Sunday, December 02, 2012

Writers' tech: trying out Scrivener

As the latest step in either true procrastination tactics or an attempt to get a handle on the whole manuscript and where the latest piece fits, I started moving chapters into Scrivener yesterday. I had tried before but had given up the lengthy tutorial because hey, the Internet has destroyed my attention span just as it has everyone else's. There was a 10-minute video at the site that gave me the basics, though, so with that I marched ahead.

What had made me buy it in the first place was the cult-like devotion that Scrivener users seem to have for the program, and who doesn't need another cult to join? Seriously, though, there were two main reasons for finally trying it:

  1. I can put the chapters along the side, one folder per chapter, and break it down from there, so I can really see what sections I've got and what I still have to write. 
  2. A corkboard with index cards on the screen! How cool is that? I can't figure out yet how to get the corkboard to look like the screenshot, but breaking the chapters down so that each main topic in one gets a section (and an index card) looks like a good plan.
A highly productive colleague who's writing a book right now has index cards of various colors on her walls as an organizational tool.  I tried that, but there were problems: I spent more time rearranging the cards than Martha Stewart would give to a wall display of antique plates, and, once I was on my feet, it was too easy to wander away from the computer in search of distractions. "Apply seat of pants to seat of chair" is still good writing advice, even if I can read things standing up or even walking on the treadmill. 

There are all sorts of other features I haven't figured out yet-- how to use the Research folder, for example.  Although my desk has a "mind-map" quality to it, with things spatially arranged for what I'm using now--the air-traffic controller model--I've never been able to use official mind mapping or brainstorming or whatever they're calling it this year. On the screen, there has to be a linear order, and what I'm hoping Scrivener can give me is a way to visualize the order even for things that are out of sight.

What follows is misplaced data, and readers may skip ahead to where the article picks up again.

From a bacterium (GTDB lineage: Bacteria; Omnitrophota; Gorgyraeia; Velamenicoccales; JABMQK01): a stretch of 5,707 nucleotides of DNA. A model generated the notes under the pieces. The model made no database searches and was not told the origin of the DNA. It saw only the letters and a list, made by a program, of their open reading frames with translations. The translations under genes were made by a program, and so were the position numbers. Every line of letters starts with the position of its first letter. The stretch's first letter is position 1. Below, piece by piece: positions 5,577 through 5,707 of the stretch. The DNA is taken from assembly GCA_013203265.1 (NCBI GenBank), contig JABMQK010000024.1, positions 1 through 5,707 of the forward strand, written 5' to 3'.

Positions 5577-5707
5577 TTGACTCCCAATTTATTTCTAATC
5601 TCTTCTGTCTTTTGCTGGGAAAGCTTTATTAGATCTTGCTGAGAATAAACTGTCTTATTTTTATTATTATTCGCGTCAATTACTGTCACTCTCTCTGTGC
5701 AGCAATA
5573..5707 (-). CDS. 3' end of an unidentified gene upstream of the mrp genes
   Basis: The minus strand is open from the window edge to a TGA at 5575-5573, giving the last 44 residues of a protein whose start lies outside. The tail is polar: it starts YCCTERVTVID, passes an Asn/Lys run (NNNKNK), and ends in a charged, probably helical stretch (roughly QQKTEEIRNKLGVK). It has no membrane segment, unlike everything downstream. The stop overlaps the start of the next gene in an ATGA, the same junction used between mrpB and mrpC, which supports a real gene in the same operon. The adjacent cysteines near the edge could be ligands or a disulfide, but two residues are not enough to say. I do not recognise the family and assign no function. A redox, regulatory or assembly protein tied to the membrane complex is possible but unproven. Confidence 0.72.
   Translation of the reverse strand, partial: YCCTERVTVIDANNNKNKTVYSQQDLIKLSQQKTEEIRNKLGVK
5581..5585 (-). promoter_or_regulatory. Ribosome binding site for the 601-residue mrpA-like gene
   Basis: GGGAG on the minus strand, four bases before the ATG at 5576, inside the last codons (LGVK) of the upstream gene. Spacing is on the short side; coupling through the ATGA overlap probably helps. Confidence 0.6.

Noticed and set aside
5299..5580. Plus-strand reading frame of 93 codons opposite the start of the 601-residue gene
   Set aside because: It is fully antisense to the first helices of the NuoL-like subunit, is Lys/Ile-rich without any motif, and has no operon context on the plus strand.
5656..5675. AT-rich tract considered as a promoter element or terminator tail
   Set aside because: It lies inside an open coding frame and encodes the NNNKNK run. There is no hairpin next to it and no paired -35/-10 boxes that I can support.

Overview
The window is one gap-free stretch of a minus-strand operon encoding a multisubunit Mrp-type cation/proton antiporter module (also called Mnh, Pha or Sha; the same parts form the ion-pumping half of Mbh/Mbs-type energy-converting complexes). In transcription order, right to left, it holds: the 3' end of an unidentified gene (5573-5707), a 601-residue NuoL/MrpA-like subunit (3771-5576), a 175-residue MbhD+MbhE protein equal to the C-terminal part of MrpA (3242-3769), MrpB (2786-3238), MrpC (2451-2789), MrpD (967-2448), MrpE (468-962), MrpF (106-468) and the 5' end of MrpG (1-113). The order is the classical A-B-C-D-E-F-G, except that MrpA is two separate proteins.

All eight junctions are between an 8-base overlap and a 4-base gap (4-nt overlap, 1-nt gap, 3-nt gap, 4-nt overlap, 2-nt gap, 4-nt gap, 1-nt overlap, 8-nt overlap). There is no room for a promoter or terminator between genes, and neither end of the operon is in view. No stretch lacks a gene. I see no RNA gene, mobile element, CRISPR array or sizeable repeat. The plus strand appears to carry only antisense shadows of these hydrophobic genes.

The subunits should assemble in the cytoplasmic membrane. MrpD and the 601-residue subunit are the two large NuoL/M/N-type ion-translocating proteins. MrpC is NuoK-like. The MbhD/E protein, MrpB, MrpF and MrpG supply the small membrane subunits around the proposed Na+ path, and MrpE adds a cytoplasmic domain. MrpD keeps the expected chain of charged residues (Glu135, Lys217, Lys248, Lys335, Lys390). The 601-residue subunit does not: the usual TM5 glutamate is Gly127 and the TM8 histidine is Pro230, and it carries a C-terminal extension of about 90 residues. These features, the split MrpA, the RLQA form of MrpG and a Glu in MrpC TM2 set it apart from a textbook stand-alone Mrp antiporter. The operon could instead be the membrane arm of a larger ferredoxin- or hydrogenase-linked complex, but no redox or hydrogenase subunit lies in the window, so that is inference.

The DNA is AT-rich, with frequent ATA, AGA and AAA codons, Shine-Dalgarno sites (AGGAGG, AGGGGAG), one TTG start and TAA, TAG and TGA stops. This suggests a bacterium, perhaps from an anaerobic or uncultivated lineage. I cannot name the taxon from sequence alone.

Anonymous said...

I have a similar conversion story. I'm not sure I'm in love yet, but I am desperately grateful at the ease with which I took a big document and moved it into Scrivener. I bought it for the index-card-on-corkboard thing because I,too, had been using real index cards. Since they weren't linked to anything, I could rearrange every week but still have an unwieldy document that didn't reorganize easily.

I'm not in love yet. I know almost none of the tools despite doing the whole (holy guacamole it's long) tutorial. But the editing process is infinitely easier.

Glad you found a new tool. Hope it furthers your text and your goals.

undine said...

naptimewriting, I am going to try the tutorial again when I have a minute, but I think it will have more meaning if I've already wrestled with the program. I have tried real index cards over the past few years but had the same problem: I could rearrange the cards but not the text.

Jonathan said...


It definitely takes time to get used to it and I'm not there yet either. It's been really good for helping me get a lot of complex, non-narrative things on paper but at a certain point I still have to convert to Word to get the little things right, especially footnotes.

undine said...

Jonathan--I'm still working mostly in Word and then pasting it into Scrivener because I can't always get Scrivener to do things (because I don't know how). I think it'll be very helpful eventually, though.